internet retailer - Maximize Your Sales with a Full and Complete Product Line
by Chris Malta
Go Beyond What's Expected
Your target customers are usually interested in other, related goods, in the same vein as your primary product. So to reach your full sales potential, you need to source a complete range of products within your niche. That means offering some unique items, some standard items, some low-cost, some high-cost, some accessories – all within a narrow niche. According to renowned Internet marketer Dr. Ralph Wilson, of WilsonWeb.com, there are several backend selling options that you can implement to boost your eBiz profits:
- • Cross selling is carrying products or accessories that relate to your buyer's primary product of interest. Explains Dr. Wilson, "Your customer comes looking for one item but leaves with two or three. Sometimes, the cross sale profits can exceed even those of the main product."
• Up selling means offering more expensive, higher-end versions of a product. Typically, up-sellers are displayed next to the regular product version, to entice buyers to upgrade. The idea is that your buyer comes looking for good, but leaves with better or best.
• Using loss leaders refers to offering a product at a zero margin, or even a loss, to draw or "lead" traffic into your store. Cross-sellers and up-sellers are placed around the loss leader, in hopes that customers will either upgrade to a higher-margin version, or buy other items in addition to the loss leader.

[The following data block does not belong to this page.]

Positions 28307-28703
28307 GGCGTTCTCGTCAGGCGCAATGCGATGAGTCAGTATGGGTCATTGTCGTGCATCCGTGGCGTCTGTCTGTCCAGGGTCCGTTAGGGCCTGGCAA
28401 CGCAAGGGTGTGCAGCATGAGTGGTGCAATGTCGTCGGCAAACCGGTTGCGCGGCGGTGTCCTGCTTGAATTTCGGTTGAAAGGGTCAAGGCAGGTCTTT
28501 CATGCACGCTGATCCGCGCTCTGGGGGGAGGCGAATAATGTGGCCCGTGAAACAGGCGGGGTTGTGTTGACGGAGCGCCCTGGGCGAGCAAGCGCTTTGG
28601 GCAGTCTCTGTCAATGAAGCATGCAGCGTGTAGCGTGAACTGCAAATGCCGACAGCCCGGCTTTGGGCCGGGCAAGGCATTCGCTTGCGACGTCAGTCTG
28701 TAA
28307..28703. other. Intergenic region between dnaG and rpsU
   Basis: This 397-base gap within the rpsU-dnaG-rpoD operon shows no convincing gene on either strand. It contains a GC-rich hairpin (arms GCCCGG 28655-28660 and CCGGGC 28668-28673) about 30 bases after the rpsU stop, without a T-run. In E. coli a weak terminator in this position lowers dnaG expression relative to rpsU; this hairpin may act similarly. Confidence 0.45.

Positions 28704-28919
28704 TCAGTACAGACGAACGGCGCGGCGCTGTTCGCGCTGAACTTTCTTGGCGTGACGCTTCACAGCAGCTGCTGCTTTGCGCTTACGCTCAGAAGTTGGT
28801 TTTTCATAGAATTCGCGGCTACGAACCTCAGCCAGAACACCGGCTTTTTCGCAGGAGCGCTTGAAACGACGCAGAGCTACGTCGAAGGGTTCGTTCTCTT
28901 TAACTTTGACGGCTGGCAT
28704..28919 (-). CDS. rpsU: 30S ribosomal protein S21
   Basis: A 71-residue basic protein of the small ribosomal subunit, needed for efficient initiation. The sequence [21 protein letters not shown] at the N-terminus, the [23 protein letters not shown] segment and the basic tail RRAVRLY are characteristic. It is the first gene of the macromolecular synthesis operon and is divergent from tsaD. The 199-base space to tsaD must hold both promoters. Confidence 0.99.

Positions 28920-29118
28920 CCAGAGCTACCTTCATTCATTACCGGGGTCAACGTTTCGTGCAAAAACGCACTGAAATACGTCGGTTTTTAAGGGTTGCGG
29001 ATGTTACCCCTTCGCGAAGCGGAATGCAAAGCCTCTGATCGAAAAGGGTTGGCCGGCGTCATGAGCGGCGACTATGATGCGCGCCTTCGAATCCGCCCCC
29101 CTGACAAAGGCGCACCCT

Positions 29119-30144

• Bundling is a form of up-selling in which you package related products and offer them at a discount from the price of the individual items. Your site might, for example, offer a $40-hair dryer, as well as an $80-ceramic flat iron. But you might also bundle them as a package deal for $110. Your margin may drop a bit, but your total profit goes up, because now your buyers are purchasing more than they had originally planned.
• Offering quantity breaks is an extension of bundling, in which you lower the per-item cost as your customers increase their order volumes. For instance, you may sell folding chairs for $50 each, but only charge $40 each on orders of 4 or more, and $35 each on orders of 8 or more. If your buyers feel they'll save money by purchasing in bulk, they may be willing to spend more now, to save in the long run.
There are three recommended locations for placing these backend products. The first is your homepage – this is where you want to display and rotate new and high-markup products. You can attract additional sales by positioning these products for maximum exposure.
The second place is relevant product pages: when your buyer looks at one product, you show them accessories, or other, similar options. The third location takes its cue from the brick-and-mortar retail world. Like placing popular goods next to a physical checkout lane, placing complementary products on your checkout page can result in impulse buys.
Most paid shopping cart solutions offer some degree of cross- and up-selling capabilities, although they vary in the flexibility and automation they give you to customize your backend selling process. Some web-hosting services also provide limited backend functions. The great thing about having a backend selling process is that you increase your sales without increasing your marketing expenses. States Dr. Wilson, "As you develop a full product line, you're going to find that you're greatly improving your customer sales and satisfaction."